Escondido’s cultural and artistic epicenter…
A jewel of North San Diego County
The creation of the California Center for the Arts, Escondido Foundation was sparked by a civic vision—one that recognized how vital arts and arts education is in a community. In June 1985, the voters of Escondido approved the building of a $73-million arts center that would bring music, dance, theater, education and the visual arts together on one dynamic campus as part of an overall redevelopment project.
And while the building that followed took years of planning, foresight and community support, the background for the endeavor actually stretches back even further, as far as to the city’s incorporation in 1888.
Grape Day Park, now a historic site adjacent to the Center, was the setting for the region’s annual grape harvest festival and community social gathering at the turn of the century. These early days boasted local fiestas, in-home musicals, and even a German band playing its way down Grand Avenue on a flat-bed wagon on Saturday nights. In addition, Escondido had its own band which gave concerts on a platform on Grand Avenue in the 1920s and 1930s.
In 1946, the Philharmonic Arts Association was formed and launched its first concert series held in the Escondido High School auditorium. Through the association’s efforts, Escondido was host to world-renowned artists such as Rise Stevens, Jose Greco, Artur Rubenstein and the Los Angeles Philharmonic.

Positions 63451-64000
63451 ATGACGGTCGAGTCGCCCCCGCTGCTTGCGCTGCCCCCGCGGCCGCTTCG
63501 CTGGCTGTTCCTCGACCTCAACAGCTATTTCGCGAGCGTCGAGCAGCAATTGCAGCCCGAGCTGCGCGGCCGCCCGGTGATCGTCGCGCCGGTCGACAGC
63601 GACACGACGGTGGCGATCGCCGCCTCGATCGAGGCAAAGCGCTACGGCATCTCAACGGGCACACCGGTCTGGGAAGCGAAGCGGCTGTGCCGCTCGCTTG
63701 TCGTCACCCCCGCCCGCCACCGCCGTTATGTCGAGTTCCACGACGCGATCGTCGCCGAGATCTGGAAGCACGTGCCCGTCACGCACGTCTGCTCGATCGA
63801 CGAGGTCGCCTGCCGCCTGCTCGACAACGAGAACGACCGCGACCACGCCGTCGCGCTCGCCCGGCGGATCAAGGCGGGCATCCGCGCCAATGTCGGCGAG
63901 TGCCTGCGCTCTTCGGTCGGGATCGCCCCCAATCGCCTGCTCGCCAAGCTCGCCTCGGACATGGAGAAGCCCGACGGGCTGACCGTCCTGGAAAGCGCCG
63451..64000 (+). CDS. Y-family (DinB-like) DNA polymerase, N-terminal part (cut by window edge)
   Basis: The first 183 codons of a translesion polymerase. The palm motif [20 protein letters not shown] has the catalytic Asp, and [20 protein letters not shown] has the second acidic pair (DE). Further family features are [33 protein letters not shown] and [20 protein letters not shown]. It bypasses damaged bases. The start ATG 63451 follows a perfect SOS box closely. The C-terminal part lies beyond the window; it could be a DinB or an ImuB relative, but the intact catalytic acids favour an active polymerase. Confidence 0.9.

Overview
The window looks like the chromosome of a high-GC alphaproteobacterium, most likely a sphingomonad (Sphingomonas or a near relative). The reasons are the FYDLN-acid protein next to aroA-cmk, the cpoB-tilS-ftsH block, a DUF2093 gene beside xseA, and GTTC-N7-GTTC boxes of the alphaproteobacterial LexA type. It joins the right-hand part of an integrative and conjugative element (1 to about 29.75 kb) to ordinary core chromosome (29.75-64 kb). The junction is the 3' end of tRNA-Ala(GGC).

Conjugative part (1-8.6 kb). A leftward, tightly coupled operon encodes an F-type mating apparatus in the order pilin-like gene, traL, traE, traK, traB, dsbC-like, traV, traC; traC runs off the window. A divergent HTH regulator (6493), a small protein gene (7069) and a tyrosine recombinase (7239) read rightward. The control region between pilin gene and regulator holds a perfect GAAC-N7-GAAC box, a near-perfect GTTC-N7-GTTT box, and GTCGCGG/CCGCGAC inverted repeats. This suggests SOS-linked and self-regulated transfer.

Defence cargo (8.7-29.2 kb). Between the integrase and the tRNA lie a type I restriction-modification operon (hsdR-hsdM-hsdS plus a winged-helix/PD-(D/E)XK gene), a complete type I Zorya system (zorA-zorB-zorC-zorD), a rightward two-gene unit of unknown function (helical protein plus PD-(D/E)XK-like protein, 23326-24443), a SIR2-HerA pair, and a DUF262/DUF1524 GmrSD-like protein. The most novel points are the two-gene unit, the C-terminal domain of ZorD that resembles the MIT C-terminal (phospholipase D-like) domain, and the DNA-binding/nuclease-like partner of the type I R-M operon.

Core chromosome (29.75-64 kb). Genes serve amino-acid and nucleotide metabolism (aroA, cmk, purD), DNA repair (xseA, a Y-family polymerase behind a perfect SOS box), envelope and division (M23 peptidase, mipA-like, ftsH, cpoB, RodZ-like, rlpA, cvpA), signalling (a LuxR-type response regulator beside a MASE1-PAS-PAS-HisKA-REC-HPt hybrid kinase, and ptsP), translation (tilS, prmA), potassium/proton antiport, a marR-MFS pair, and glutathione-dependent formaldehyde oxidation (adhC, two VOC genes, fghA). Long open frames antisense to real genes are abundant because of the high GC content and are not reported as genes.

One of the earliest records of attempts to create an arts center to house all this activity is in a 1962 planning document known as the “Alexander Report.” In it, Escondido’s city fathers outlined plans for a civic center that would include a city hall, community services center and an arts center. With the growth explosion of the 1970s, a renewed sense of the community culture began to grow and with it the Escondido Regional Arts Council was formed to bring visual arts to North County. The first gallery was in the Vineyard Shopping Center on East Valley Parkway. Its successes led to a stronger, more comprehensive Felicita Foundation, which successfully lobbied to use the city’s old library space upon completion of a new library. With the support of the National Endowment for the Arts, the Felicita Foundation was able to use the newly acquired space—named the Mathes Center in honor of a family who gave untiringly to the community—to present both visual and performing arts in a limited scope.
Nevertheless, the dream of a true center for the arts—unlimited in scope—was still in the hearts of many. That dream began to come to fruition with the results of the 1985 municipal election.
The first phase of the cultural center was the construction of City Hall, which was completed in March 1988. During the next years, the National Endowment for the Arts and the City of Escondido sponsored a design competition to which 108 high-caliber architects from around the world submitted entries. Their designs were placed on display in Grape Day Park for community viewing and unofficial voting. From this competition, the firm of Moore Ruble Yudell of Santa Monica was selected to design the Center. It was the first arts center they had designed.